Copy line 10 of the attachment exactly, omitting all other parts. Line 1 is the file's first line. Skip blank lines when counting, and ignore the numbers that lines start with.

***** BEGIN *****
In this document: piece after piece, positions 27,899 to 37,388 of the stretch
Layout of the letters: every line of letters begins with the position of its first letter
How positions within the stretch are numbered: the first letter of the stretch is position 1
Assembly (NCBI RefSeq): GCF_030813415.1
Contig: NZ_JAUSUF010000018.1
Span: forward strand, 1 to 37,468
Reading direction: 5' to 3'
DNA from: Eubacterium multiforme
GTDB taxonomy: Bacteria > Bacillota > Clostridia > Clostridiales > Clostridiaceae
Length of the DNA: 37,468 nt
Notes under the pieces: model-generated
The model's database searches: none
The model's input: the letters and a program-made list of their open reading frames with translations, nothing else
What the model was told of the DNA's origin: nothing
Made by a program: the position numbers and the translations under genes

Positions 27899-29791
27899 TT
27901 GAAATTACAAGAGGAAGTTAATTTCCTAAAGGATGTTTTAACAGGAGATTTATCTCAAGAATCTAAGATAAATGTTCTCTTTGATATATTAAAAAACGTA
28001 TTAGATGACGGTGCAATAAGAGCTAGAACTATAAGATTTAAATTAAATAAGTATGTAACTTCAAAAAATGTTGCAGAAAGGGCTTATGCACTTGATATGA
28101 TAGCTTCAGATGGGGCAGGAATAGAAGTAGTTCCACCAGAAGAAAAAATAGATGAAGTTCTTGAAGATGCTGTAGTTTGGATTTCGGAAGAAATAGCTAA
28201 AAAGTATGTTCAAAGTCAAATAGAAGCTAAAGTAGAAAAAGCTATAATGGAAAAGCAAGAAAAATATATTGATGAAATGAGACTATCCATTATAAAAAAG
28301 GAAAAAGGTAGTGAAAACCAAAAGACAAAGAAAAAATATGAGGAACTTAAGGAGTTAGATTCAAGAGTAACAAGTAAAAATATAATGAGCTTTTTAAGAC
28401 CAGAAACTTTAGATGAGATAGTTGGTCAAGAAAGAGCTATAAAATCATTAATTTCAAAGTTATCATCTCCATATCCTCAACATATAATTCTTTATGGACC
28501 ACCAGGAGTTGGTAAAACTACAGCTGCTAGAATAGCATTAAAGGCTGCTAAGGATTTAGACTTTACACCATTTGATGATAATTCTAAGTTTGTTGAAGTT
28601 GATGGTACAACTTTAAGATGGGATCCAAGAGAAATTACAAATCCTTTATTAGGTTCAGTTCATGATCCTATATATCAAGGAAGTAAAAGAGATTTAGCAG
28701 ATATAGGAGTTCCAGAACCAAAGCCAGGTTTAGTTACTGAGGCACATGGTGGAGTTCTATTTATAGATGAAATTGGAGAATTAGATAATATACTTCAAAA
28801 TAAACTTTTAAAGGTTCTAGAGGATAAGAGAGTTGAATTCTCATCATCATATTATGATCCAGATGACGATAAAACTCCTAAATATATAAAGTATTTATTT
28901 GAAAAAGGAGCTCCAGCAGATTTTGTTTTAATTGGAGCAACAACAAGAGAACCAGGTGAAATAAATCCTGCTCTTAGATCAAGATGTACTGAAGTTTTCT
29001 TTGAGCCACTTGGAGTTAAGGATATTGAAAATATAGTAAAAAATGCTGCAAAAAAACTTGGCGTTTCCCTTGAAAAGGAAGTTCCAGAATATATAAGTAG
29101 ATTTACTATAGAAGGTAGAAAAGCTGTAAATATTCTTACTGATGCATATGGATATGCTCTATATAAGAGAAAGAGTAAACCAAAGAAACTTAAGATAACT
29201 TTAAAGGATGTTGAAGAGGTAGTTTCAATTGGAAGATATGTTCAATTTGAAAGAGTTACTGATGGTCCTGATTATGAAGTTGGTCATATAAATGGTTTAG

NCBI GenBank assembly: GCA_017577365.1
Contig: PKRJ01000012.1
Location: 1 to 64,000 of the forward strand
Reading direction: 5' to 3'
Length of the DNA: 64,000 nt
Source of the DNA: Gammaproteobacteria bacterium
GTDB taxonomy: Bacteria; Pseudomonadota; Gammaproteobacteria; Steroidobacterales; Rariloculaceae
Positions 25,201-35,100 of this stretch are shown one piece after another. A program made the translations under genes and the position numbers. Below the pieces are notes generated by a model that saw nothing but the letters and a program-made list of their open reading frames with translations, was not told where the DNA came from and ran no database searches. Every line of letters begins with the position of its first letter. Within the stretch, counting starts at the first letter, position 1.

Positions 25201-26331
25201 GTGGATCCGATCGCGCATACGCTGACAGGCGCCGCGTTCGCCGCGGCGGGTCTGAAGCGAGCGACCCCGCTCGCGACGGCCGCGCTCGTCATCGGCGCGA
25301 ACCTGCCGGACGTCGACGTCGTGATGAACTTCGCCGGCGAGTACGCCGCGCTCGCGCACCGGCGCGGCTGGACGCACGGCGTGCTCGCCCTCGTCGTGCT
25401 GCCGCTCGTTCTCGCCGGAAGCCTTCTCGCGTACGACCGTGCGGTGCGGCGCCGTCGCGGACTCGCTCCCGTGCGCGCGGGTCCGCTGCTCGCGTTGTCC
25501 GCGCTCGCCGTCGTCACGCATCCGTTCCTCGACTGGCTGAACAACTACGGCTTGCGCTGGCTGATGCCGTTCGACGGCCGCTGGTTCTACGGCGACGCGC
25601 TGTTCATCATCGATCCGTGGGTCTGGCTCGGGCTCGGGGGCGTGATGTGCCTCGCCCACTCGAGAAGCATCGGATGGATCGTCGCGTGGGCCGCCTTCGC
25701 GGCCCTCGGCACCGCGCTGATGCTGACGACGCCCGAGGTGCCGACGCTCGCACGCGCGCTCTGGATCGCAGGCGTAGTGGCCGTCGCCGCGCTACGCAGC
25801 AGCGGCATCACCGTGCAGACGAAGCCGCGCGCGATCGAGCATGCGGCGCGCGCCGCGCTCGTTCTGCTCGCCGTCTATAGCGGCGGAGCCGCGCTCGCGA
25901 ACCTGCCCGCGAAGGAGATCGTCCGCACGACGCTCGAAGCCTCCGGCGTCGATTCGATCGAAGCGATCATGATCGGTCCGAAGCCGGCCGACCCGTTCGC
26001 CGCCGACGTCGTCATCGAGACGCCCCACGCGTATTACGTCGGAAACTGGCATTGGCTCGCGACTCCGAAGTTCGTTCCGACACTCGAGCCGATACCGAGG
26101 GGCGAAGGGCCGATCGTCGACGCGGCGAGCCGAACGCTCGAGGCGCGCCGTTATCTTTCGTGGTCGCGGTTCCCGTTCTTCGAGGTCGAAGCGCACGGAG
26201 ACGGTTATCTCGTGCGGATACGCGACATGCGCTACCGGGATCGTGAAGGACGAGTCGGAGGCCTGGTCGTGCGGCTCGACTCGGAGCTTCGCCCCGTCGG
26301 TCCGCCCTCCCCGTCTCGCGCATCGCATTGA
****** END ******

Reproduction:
Length of the DNA: 37,468 nt